Even though there is no denying that the 70mm shots of scenery are beautiful, it’s the dialogue and acting which are the true stars of the show here. I would say if you can’t see it on 70mm it will not dampen your enjoyment by any means. Please note: those with sensitive hearing should bring ear plugs, the musical score seems to have been turned up to maximum levels!
This could certainly have been a 5-star film according to my rating system, I just felt like it didn’t completely deliver with the way it tied up in the end. Then again, I had the same issue with Pulp Fiction. Each scene when viewed individually was virtually perfect, but I felt a certain lack in satisfaction with the ending, when looking at the movie as a whole. Don’t let that phase you though, this film is well worth seeing (and I don’t mind saying I enjoyed it much more than Star Wars: The Force Awakens!).
The Hateful Eight: 70mm premieres in Sweden on January 1, 2016 at Biograf Rigoletto in Stockholm; the digital version follows with release in cinemas throughout the country on January 13.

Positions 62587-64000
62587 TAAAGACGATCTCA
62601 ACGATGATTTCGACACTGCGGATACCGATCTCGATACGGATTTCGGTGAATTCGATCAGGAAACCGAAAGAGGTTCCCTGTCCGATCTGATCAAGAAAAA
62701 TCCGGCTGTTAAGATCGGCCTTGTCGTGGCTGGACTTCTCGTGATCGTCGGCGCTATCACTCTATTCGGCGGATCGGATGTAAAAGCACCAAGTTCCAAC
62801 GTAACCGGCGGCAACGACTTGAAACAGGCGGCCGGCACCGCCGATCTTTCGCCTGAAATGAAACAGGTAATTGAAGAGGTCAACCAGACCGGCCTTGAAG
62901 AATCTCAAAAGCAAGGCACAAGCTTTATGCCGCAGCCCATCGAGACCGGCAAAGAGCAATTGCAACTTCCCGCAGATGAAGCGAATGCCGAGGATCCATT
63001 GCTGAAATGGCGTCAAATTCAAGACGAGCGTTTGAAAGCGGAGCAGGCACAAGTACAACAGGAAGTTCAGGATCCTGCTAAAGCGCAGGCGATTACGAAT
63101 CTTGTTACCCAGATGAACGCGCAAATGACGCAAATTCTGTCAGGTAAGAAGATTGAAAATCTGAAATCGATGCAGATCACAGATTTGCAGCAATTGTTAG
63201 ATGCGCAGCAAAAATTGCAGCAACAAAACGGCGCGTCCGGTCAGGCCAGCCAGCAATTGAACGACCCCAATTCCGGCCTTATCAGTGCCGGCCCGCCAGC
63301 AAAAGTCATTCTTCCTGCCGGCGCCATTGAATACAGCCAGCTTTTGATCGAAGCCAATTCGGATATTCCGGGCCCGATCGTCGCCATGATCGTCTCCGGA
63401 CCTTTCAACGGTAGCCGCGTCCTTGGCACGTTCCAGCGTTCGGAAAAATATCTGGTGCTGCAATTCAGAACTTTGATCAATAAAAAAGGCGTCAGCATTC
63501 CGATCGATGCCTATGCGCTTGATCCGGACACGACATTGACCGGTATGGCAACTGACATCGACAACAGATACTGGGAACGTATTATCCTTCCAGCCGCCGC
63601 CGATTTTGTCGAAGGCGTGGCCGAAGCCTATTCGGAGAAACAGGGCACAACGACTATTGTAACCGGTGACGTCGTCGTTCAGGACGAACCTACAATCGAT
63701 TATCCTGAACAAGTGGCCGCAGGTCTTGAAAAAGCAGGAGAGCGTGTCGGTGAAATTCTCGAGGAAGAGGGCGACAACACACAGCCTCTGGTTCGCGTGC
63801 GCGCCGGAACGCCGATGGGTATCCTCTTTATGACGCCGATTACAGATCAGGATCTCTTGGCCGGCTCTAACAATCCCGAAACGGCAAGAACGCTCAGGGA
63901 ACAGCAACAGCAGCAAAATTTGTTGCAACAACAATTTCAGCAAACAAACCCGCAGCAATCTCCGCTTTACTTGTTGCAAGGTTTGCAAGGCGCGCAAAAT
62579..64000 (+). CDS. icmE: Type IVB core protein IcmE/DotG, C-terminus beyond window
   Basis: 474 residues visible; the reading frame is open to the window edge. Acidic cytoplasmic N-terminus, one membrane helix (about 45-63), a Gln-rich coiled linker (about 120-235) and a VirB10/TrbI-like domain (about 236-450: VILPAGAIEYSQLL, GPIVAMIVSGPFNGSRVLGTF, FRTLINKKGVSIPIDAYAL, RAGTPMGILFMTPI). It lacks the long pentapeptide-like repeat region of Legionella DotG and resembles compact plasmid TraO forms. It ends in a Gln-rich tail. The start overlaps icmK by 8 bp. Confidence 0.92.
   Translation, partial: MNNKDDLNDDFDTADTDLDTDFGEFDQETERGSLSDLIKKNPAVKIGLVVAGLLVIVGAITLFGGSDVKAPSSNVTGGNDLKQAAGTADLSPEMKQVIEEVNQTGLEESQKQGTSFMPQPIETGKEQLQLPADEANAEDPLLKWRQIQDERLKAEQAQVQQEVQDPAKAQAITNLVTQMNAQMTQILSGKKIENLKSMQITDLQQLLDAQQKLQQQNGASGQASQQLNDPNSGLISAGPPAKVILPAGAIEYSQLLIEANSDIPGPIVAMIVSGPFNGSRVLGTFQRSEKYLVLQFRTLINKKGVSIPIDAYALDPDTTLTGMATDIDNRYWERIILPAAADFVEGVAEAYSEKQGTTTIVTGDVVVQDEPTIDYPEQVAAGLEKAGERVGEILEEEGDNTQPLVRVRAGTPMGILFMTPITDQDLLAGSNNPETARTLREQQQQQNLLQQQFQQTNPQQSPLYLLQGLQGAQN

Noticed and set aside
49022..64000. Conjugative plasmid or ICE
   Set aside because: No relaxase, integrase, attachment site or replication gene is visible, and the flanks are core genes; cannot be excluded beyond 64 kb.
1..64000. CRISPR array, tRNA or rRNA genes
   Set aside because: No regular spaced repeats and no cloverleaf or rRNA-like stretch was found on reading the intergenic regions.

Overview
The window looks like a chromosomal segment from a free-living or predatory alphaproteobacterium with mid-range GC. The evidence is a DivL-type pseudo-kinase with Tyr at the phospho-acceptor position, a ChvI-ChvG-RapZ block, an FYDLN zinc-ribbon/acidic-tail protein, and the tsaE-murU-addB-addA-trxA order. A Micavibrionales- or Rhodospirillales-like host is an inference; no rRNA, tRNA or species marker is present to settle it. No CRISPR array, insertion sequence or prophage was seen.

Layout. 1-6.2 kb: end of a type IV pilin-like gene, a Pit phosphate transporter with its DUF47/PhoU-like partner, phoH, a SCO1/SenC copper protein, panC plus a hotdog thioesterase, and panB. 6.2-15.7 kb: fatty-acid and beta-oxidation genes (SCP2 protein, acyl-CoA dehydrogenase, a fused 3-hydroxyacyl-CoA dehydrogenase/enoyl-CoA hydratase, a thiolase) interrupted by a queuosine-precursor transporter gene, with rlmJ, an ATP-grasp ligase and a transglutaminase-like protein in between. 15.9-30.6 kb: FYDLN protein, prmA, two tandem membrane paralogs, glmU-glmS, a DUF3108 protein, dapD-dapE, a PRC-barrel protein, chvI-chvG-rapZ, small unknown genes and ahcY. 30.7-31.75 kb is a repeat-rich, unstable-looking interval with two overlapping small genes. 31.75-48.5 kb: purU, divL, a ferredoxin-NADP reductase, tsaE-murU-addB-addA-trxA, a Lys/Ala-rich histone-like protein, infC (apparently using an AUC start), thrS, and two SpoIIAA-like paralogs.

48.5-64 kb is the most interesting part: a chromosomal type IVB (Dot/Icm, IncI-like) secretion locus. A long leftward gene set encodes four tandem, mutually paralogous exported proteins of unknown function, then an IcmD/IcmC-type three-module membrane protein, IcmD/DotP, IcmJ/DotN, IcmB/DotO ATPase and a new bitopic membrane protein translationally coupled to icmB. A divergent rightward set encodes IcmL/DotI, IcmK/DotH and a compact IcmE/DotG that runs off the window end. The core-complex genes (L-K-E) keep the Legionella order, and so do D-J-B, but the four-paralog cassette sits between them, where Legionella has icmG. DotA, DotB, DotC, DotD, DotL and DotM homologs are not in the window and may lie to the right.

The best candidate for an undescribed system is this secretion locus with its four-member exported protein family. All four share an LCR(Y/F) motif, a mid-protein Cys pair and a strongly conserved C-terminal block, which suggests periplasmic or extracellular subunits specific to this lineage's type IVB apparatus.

Another film down and it just feels like standard operating procedure. Overly dramatic theme song, Bond using as many different modes of transport as possible, visiting exotic cities, drinking martinis, fast cars, watches, having it away with the women – you get the idea. If that’s all you want from a Bond film, then great. If you expect a little more you may feel somewhat short changed.
This time round, James (Daniel Craig) is in hot water with his new boss, M (Ralph Fiennes). After receiving a tip-off in the mail from the previous M (Judi Dench) now deceased, he embarks on a new mission she has assigned him. Going against all orders, and with the help of colleagues Moneypenny (Naomie Harris) and Q (Ben Wishaw) he discovers an organisation called Spectre, which threatens the very existence of their secret service.
I was interested in seeing Monica Bellucci but her part is in fact very minor. Léa Seydoux has a considerably greater role than she does. Christoph Waltz is very much the stereotypical baddie, much like an Alan Rickman for our generation. Then there’s Ben Wishaw as Q, I can’t talk about the actors and not mention just how much his character reminds me of Moss from the IT Crowd.